Fat deposition and accumulation in the damaged and inflamed skeletal muscle: Cellular and molecular players

Research output: Contribution to journalArticlepeer-review


The skeletal muscle has the capacity to repair damage by the activation and differentiation of fiber sub-laminar satellite cells. Regeneration impairment due to reduced satellite cells number and/or functional capacity leads to fiber substitution with ectopic tissues including fat and fibrous tissue and to the loss of muscle functions. Muscle mesenchymal cells that in physiological conditions sustain or directly contribute to regeneration differentiate in adipocytes in patients with persistent damage and inflammation of the skeletal muscle. These cells comprise the fibro-adipogenic precursors, the PW1-expressing cells and some interstitial cells associated with vessels (pericytes, mesoangioblasts and myoendothelial cells). Resident fibroblasts that are responsible for collagen deposition and extracellular matrix remodeling during regeneration yield fibrotic tissue and can differentiate into adipose cells. Some authors have also proposed that satellite cells themselves could transdifferentiate into adipocytes, although recent results by lineage tracing techniques seem to put this theory to discussion. This review summarizes findings about muscle resident mesenchymal cell differentiation in adipocytes and recapitulates the molecular mediators involved in intramuscular adipose tissue deposition.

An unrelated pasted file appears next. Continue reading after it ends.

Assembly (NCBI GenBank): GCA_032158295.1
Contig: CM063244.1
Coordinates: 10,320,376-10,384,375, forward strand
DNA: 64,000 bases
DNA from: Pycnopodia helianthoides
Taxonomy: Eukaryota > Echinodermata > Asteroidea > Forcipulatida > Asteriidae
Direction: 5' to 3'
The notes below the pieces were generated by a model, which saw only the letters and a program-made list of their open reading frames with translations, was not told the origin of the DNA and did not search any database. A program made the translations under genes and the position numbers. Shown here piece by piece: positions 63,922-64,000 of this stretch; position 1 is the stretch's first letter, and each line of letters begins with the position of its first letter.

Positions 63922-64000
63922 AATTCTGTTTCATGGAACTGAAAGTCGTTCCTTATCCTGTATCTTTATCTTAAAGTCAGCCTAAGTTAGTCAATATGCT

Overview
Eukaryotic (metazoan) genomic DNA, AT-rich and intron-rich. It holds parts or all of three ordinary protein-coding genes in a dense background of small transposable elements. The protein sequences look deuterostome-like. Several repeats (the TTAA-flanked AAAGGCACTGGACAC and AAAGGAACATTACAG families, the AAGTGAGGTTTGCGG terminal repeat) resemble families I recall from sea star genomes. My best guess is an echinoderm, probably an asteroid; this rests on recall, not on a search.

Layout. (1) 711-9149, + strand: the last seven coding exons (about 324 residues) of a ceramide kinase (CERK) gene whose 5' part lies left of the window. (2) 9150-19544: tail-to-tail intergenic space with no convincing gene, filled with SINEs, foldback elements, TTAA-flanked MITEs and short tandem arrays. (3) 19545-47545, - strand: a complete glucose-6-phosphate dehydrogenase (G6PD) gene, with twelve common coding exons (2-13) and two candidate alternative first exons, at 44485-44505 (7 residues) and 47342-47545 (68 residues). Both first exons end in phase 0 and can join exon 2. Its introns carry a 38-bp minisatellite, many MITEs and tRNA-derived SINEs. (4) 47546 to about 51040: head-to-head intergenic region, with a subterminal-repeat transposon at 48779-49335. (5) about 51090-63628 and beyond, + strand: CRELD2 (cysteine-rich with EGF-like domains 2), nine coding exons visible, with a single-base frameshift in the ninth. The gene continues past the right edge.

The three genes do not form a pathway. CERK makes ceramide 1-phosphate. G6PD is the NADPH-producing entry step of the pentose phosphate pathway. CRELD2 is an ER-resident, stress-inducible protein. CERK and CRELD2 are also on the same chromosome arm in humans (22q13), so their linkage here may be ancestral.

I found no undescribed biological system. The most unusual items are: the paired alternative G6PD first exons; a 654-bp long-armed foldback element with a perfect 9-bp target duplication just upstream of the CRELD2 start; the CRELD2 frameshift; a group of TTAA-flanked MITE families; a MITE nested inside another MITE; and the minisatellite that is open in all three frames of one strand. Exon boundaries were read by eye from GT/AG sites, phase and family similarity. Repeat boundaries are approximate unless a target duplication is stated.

Original languageEnglish
Pages (from-to)2135-2156
Number of pages22
JournalCellular and Molecular Life Sciences
Issue number11
Publication statusPublished - Jun 1 2015


  • Adipogenesis
  • Fat
  • Fibro-adipogenic precursor
  • Mesenchymal cells
  • Nitric oxide
  • Satellite cells
  • Skeletal muscle

ASJC Scopus subject areas

  • Cell Biology
  • Molecular Biology
  • Molecular Medicine
  • Pharmacology
  • Cellular and Molecular Neuroscience
  • Medicine(all)


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